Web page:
I remember writing my very first LaTeX report in high school, learning the most useful commands, what goes in the preamble, including other documents, getting the figures to show up etc.

It took some time to figure out but... wow, how it looked good!

I really like to write in Markdown though. It's very clear to me without being verbose and it's used a lot: reddit, Stack Overflow, GitHub etc.

So I went searching for how I could combine the best of both worlds. The power and beauty of LaTeX with the simplicity of Markdown. That's how I found Pandoc and learned it's possible to mix the two markups.

## Setup

To get this up and running you'll need LaTeX (Windows, OS X, Linux) and Pandoc.

Pandoc is available for Homebrew: brew install pandoc. Your favorite package manager probably has Pandoc as well.

## A simple document

Let's try out Pandoc with a simple single-file setup. We'll write a Markdown file mixed in with some LaTeX goodies and convert it to PDF.

Create a Markdown file and name it something. input.md will do. Now let's put something in it so we have something to play with.

# Section
This is our first section.

Another paragraph.

We can use Markdown for figures.

![A Markdown logo](markdown.png)

Markdown for lists

* One
* Two
* Nested one
* Three
1. Numerated list
1. No need to specify number

We can even inline math: $y = ax + b$.

$$y = -2.2x + 0.5$$

## Subsection
Just use Markdown to define sections and structure of the document.

Let's finish with a footnote.[^1]

[^1]: I'm a footnote!


Now we can typeset this with Pandoc. Assuming you're in the same directory just type:

pandoc -o simple.pdf input.md

Pandoc will use whatever parameter that is not flagged as input, so we could also have multiple input files:

pandoc -o simple.pdf input1.md input2.md

What's great about Pandoc is that it supports templating. That means we can pass variables and change the output.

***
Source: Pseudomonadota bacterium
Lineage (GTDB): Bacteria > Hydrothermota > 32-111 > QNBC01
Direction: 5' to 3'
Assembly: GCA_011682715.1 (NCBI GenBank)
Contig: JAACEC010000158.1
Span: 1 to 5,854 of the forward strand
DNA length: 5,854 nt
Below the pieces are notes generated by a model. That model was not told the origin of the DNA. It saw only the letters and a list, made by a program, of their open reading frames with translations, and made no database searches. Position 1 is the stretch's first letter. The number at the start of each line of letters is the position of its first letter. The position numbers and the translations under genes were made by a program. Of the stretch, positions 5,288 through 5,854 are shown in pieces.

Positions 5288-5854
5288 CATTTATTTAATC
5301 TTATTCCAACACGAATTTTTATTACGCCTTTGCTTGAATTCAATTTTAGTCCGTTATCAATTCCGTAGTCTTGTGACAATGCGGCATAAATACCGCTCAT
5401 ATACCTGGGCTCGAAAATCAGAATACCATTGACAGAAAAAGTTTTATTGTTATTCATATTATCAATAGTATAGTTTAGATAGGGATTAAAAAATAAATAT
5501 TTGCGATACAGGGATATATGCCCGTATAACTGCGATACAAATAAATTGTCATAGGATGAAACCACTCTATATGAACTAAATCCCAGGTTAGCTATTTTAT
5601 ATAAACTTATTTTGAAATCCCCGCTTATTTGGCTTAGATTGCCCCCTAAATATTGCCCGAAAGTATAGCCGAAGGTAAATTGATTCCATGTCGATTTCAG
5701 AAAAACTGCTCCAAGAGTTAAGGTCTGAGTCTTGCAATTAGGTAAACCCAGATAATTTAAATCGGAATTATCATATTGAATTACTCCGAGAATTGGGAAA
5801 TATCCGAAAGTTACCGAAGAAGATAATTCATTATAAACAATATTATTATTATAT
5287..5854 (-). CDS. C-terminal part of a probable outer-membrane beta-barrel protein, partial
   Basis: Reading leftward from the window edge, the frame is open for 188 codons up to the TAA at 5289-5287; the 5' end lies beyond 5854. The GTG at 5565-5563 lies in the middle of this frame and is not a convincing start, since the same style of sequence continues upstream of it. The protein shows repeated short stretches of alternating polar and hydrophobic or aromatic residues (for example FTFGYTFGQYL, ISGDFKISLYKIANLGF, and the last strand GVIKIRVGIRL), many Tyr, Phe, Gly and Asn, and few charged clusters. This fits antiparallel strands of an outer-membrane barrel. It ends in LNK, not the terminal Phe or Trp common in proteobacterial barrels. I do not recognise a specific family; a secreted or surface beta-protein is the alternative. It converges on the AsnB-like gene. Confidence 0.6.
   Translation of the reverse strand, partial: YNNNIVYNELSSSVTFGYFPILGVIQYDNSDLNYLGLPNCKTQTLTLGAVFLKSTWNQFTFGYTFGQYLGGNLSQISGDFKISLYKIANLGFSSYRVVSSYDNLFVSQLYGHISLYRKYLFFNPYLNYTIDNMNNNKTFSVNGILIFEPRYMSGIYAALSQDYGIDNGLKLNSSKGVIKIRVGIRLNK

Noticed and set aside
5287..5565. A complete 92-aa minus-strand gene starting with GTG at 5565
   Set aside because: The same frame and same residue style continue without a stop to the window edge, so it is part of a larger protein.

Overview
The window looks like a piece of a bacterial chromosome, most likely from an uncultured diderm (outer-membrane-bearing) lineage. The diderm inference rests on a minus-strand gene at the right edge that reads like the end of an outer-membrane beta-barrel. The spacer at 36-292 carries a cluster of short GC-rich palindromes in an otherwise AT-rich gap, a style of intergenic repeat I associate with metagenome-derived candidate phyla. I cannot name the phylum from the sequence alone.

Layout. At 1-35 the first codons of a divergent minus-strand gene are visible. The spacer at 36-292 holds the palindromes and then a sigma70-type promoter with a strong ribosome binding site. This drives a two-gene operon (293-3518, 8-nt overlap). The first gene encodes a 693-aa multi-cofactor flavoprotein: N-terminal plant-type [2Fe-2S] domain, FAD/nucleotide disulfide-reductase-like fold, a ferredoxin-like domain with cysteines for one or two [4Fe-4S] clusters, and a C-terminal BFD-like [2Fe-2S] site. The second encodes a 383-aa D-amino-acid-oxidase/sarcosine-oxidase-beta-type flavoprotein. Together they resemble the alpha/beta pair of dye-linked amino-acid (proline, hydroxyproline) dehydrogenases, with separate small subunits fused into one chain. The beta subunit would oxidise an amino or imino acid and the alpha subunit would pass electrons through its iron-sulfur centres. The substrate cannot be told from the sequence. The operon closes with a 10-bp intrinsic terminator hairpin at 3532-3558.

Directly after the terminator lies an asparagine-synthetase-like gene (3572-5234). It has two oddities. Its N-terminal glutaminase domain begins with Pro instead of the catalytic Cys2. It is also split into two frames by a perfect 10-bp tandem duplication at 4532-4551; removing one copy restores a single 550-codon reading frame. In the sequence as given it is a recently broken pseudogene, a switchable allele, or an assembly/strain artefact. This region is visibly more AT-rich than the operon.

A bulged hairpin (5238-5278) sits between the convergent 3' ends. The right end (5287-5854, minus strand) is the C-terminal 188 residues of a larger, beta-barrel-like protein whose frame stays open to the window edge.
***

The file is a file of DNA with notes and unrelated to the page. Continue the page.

So instead of using the US letter paper size, we want to use A4 here in Europe, so let's change that. To get the desired A4 paper size we just type:

pandoc -V papersize:a4paper -o simple.pdf input.md

Some of the template variables are described here. You can also see all template variables for LaTeX by typing pandoc -D latex. The default LaTeX template file is also available on GitHub.

You can see the generated PDF document here.

Pro tip: say you need to just load a single or few LaTeX packages, you can just include it in the document using YAML front matter.

---
- \usepackage{cleveref}
---
# Section
![A Markdown logo\label{markdown}](markdown.png)

See \cref{markdown}.


Here we include the cleveref package to set a reference to the Markdown figure.

## Writing reports

What's great about LaTex is the modularity. You can keep your sections in individual files, making it easier to locate and change a section.

I've written a template that I hope makes it easier to setup new reports using Pandoc. I'll keep it updated as I use it myself and refine it. It is available on GitHub.

I have included three sample directories with some chapters and sections. You can use them to typeset the project and see if everything is setup correctly.
My plan is to update the sample files with examples of how to use LaTeX in Markdown. References, bibliographies, appendix etc. I will maybe also introduce a proper build tool such as make instead of the simple Bash script.

For now just remove and replace with your own content. Be sure to update typeset with your own input files in the FILES variable. Update cover.tex with your own name(s).

The template contains most of the used packages but is made with XeTeX in mind! You'll have to edit for pdfLaTeX or LuaTeX.

## Other use cases

What's really great about this setup compared to writing in LaTeX is Pandoc. Without too many changes the same project can be exported to websites, or even ebooks, using your own stylesheets.

There is a whole list of different examples with Pandoc. I really recommend taking some time getting to learn this tool. It has so many use cases and is unbelievable for text conversion.